Stone was given three life sentences for the murders
A prisoner who reported hearing a cell confession by Michael Stone was so upset at the details that he needed psychiatric care, judges have heard.
Stone is appealing against his conviction for the murders of Lin and Megan Russell and the attempted murder of Josie Russell in Kent in 1996.
Stone allegedly confessed to Damien Daley, an inmate in Canterbury prison.
Stone's lawyers say he was convicted on the evidence of an unreliable witness seeking an advantage from the police.
On Tuesday, London's Appeal Court heard Daley needed medical help after the confession, and sleeping tablets.
QC for the crown, Nigel Sweeney, said Daley was seen by a psychiatric nurse and took sleeping tablets for three nights afterwards.
The lawyer also said the defence was relying on the fact that Daley had lied about his heroin addiction at Stone's trial.
He said Daley had nothing to gain by lying about the confession.
During Stone's second trial, Daley had told the jury he heard a voice coming through the pipework at Canterbury prison, confessing to the killings.
Representing Stone, Edward Fitzgerald QC, had said the convictions should be quashed because Daley lied about his drug habit.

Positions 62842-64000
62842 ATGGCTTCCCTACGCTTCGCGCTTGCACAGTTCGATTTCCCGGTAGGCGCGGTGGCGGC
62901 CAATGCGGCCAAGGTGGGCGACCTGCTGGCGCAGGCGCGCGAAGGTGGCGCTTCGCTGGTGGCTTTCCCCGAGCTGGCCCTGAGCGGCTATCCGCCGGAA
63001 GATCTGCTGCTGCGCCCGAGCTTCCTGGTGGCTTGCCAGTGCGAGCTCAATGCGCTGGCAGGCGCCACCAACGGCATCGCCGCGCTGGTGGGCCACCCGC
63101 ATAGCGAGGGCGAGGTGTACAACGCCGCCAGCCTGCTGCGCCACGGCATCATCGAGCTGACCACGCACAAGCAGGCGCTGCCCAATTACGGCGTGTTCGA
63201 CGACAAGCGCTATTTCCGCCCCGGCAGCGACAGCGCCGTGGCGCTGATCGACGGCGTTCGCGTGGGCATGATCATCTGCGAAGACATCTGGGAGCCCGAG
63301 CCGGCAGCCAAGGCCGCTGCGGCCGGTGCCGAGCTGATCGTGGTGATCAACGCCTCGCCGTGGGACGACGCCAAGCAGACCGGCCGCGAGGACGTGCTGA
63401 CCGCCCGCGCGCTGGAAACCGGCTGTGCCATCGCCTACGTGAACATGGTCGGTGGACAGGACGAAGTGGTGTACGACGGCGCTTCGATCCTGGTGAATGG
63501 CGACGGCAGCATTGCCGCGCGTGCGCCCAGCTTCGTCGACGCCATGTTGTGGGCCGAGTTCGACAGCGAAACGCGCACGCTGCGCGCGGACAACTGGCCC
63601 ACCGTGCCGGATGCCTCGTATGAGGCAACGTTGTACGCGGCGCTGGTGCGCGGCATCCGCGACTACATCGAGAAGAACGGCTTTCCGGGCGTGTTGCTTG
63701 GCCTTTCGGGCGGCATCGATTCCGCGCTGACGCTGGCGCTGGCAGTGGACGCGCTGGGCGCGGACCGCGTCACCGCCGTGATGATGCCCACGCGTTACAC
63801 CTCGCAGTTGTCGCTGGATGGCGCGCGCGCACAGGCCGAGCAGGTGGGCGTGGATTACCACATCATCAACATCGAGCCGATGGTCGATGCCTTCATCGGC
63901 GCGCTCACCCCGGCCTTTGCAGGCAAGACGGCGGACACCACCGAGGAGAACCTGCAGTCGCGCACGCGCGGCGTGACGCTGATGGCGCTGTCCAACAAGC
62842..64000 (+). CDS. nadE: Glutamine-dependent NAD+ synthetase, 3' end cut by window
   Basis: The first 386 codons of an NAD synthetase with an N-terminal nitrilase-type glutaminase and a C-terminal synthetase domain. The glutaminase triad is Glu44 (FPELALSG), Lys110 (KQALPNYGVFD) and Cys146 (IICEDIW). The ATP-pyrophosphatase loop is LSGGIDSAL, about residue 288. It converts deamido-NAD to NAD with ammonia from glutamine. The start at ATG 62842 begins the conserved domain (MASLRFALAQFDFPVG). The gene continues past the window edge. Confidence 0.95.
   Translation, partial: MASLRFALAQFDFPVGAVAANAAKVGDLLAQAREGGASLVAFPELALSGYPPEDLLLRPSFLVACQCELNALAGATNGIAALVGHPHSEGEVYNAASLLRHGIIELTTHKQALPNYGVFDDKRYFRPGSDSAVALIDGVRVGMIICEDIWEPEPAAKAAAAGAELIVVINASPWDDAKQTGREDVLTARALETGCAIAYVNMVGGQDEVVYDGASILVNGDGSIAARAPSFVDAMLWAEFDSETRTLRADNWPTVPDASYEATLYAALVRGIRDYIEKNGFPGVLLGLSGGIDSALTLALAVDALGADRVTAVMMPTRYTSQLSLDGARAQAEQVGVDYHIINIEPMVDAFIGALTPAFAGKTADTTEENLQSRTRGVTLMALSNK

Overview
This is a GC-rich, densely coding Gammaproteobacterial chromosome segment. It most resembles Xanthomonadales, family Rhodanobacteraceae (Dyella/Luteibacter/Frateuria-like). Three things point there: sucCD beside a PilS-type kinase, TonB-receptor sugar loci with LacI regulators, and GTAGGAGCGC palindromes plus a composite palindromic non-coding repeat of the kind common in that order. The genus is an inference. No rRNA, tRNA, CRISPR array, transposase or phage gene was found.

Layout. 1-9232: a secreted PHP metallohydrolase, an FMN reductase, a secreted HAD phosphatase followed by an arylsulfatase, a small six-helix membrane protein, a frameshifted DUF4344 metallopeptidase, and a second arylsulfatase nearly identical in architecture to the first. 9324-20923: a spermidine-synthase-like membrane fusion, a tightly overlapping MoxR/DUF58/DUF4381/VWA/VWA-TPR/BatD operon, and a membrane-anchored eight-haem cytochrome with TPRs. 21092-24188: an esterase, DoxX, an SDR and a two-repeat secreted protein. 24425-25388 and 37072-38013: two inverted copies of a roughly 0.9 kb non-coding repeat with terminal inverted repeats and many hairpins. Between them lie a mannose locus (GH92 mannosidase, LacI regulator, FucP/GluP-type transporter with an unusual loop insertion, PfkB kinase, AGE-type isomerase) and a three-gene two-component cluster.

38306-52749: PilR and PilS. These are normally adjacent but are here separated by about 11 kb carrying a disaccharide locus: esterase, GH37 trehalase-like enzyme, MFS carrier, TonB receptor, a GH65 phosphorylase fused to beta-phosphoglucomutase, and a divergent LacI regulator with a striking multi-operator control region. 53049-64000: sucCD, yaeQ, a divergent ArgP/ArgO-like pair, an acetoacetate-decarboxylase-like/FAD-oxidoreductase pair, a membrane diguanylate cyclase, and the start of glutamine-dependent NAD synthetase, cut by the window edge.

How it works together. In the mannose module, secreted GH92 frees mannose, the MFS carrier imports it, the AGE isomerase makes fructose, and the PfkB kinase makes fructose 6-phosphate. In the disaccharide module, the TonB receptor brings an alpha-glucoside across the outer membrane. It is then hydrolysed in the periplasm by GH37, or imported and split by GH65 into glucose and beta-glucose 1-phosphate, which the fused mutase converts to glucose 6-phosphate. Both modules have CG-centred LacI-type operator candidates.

But Mr Sweeney said: "Had the position been that Mr Daley was put forward as a man of good character that would be one thing.
"However the position in relation to Mr Daley was that he accepted that he was an individual who would lie when it suited him, that he was a character with previous convictions, and he had tried or taken every drug that it was possible to take."
He said Daley had "already made very substantial admissions as to his own failures".
Stone, who was given three life sentences, always denied the attacks.
Dr Russell, 45, and her daughters were attacked by a man wielding a hammer as they walked home from a swimming gala.
Josie, who now lives with her father in North Wales, survived the attack, but suffered severe head injuries and brain damage.
She was nine at the time of the attack.
Stone was first convicted in 1998, but appeal judges quashed that conviction and ordered a retrial in 2001.
That year, Stone was convicted for a second time after the retrial in which Daley gave evidence.
In 2004, lawyers argued that Stone had not received a fair trial and won the right to a second appeal.